Soon after the November elections and the dispiriting setbacks for gay marriage equality in California, Arizona, and Florida, a group of religious leaders in Maine formed a coalition
to advocate for gay marriage rights and actively seek equal treatment
for gay and lesbian couples within Maine law. The group, Religious
Coalition for the Freedom to Marry in Maine, includes 120 clergy from
across the state and 14 different faith traditions, including United
Methodist, Episcopal, Presbyterian, Unitarian Universalist,
Congregational, and the United Church of Christ.
Direct democracy through popular intiatives and referenda began a
century ago as a grassroots, progressive reform aimed at circumventing
corrupt legislatures and increasing civic involvement. The long history of this reform
indicates that in the whole this experiment in direct popular
participation in the legislative process has been successful as an
avenue for passing populist policies that maintains the favor of
the public over time. However, throughout this history there have
also been attempts, sometimes successful, to manipulate the process and
the electorate into passing legislation that would not garner majority
support had voters possessed an accurate conception of its content and
Last week, Connecticut's high court struck down the state's
civil union law and ruled that same-sex couples have a constitutional
right to marry. Connecticut joins Massachusetts and California as the
only states that recognize gay marriage. As the New York Timesreported,
the Connecticut ruling is notable because it found for the first time
that a state civil union law, while providing all the legal rights of
marriage to gay couples but limiting marriage to heterosexual couples,
violated the state's "constitutional guarantee of equal protection
under the law."
After an Arizona federal district court, relying on a recent US Supreme Court decision, declared
a provision of that state’s clean elections law unconstitutional,
other states are having to decide how to move forward on clean
elections in their states.
Given that this was just one decision by a lower court, the California legislature approved AB 583 on August 30th, one day after the Arizona ruling. This legislation, sponsored by Rep. Loni Hancock,
creates a public financing pilot program for the Secretary of State
race in 2014. For the law to go into effect it must first be approved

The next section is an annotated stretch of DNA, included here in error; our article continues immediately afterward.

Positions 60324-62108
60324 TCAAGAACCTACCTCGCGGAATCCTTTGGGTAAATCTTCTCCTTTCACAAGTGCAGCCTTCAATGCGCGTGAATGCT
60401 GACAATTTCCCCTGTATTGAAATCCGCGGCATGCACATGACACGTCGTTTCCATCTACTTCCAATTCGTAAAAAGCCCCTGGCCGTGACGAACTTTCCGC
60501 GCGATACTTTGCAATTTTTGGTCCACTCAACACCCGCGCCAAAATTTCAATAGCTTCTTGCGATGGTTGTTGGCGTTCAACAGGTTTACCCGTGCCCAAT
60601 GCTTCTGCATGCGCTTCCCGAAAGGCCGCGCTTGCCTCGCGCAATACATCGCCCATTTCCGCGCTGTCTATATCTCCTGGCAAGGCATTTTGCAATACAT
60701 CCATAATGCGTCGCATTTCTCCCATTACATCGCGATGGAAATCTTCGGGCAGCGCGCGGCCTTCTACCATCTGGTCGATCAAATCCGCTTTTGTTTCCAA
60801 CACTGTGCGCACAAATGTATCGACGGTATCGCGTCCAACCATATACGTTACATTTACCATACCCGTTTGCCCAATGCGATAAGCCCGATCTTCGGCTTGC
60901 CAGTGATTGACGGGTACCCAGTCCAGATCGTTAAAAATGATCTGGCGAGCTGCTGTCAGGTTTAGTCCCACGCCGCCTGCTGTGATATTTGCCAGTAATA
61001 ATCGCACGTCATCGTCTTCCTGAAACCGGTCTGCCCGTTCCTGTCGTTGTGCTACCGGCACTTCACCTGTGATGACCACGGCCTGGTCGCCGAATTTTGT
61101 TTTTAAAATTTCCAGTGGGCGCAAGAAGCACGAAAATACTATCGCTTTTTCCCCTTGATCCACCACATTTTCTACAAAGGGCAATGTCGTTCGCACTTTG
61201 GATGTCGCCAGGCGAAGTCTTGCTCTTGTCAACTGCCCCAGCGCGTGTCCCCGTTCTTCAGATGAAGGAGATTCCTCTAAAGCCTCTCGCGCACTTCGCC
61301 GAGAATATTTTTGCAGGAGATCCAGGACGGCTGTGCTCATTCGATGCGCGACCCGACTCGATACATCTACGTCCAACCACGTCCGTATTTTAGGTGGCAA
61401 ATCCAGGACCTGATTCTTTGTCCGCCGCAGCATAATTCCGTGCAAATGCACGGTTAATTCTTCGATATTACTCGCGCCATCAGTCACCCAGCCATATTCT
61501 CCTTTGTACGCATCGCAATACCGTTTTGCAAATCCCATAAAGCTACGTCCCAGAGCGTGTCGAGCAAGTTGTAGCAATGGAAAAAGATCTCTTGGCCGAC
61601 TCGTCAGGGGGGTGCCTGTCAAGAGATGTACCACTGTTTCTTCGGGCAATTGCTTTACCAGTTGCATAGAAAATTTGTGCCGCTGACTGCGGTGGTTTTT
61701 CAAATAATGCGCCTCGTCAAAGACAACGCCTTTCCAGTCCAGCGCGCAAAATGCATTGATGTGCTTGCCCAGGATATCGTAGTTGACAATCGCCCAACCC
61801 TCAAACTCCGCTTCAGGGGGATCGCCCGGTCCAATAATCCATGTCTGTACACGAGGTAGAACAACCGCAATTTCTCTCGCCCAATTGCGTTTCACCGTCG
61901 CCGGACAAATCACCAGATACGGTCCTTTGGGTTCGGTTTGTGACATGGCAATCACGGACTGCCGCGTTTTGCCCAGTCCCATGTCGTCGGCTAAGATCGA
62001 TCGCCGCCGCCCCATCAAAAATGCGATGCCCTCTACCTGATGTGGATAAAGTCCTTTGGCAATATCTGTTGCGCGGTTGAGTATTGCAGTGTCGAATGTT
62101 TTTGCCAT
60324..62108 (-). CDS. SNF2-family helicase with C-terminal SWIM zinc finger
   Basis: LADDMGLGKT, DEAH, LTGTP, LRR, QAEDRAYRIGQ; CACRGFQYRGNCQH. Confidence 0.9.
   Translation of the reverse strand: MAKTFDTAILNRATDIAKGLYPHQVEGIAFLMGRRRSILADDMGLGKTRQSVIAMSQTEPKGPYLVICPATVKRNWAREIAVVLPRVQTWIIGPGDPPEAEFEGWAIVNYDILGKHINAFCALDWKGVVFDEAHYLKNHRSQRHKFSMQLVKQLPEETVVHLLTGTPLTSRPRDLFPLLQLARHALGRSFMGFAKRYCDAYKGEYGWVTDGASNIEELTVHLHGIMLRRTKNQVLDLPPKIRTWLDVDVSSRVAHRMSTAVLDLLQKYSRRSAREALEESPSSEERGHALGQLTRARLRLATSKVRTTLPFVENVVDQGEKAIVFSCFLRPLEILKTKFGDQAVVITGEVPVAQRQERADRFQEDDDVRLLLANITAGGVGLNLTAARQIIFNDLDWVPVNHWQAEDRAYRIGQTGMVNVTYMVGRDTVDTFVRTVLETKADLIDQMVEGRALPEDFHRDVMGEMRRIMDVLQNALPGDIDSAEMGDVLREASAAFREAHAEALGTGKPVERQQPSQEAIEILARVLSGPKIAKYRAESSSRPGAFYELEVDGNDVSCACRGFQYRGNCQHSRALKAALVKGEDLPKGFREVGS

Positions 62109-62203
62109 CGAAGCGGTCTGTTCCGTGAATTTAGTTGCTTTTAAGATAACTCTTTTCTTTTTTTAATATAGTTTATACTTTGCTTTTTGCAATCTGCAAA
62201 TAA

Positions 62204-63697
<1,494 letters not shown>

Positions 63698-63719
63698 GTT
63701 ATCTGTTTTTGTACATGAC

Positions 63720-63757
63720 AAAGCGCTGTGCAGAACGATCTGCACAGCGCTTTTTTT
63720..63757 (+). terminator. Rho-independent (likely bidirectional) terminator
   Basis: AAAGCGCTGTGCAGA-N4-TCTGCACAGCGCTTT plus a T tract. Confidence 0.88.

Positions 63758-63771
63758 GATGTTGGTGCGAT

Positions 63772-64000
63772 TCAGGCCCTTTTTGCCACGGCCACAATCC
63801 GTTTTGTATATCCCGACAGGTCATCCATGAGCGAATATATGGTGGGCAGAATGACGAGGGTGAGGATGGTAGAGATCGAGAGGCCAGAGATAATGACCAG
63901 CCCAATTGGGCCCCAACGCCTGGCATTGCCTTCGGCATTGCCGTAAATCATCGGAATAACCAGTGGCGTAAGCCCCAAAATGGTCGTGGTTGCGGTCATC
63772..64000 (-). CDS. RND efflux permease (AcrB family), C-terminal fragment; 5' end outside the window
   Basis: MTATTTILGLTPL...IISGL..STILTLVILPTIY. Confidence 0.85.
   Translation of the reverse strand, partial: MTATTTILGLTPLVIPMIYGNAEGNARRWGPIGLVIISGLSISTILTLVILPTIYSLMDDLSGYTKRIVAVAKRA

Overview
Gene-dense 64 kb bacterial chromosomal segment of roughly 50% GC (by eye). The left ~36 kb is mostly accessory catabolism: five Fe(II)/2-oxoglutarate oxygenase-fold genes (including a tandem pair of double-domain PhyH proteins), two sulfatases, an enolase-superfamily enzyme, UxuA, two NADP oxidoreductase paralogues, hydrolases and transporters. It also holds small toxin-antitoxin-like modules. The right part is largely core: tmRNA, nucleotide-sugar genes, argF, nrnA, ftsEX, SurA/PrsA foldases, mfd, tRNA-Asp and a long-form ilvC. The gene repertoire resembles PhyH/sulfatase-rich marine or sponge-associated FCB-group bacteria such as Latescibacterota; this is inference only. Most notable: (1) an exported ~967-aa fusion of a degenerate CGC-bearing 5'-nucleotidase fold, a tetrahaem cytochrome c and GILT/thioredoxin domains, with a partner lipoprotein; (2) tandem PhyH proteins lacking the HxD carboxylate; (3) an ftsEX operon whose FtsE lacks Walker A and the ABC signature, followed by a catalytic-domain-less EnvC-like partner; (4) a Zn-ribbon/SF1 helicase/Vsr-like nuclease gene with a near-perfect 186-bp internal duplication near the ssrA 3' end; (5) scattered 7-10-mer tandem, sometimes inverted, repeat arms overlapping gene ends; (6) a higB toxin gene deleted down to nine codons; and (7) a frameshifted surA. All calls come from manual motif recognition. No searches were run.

by voters next year. On the other hand, New Jersey legislators
overreacted to the decision and Assembly Speaker Joseph Roberts Jr. announced that he would not seek to renew clean elections legislation (AB 100) in the upcoming session.
The benefits of a post-secondary degree are plentiful. For example, an employee with a four year college degree earns 60 percent more than a worker with only a high school diploma. Paying for college, however, has become a daunting task and strain for many American students and families. The cost of higher education across the country is rapidly increasing, at almost double the rate of inflation, outpacing increases in financial aid and many families ability to pay. The combination of these factors result in too many students being unable to earn or complete their degrees due to financial constraints.
Arizona, it was a session marked by papering over a large fiscal
deficit, the approval of a ballot measure to ban gay marriage, and a
number of nasty initiatives that were thankfully vetoed by the
With food and gas prices rising rapidly, low-wage workers can at least
welcome an increase in the federal minium wage to $6.55 per hour
scheduled to go into effect on July 24th. Even better, a number of
states will also be increasing their minimum wage rates even higher than the federal rate:
Voter suppression is growing rapidly in America today.Over half of states now have voter ID requirements more stringent than that required for first time voters in federal elections.Several states are clamping down on voter registration drives or are considering proof of citizenship requirements.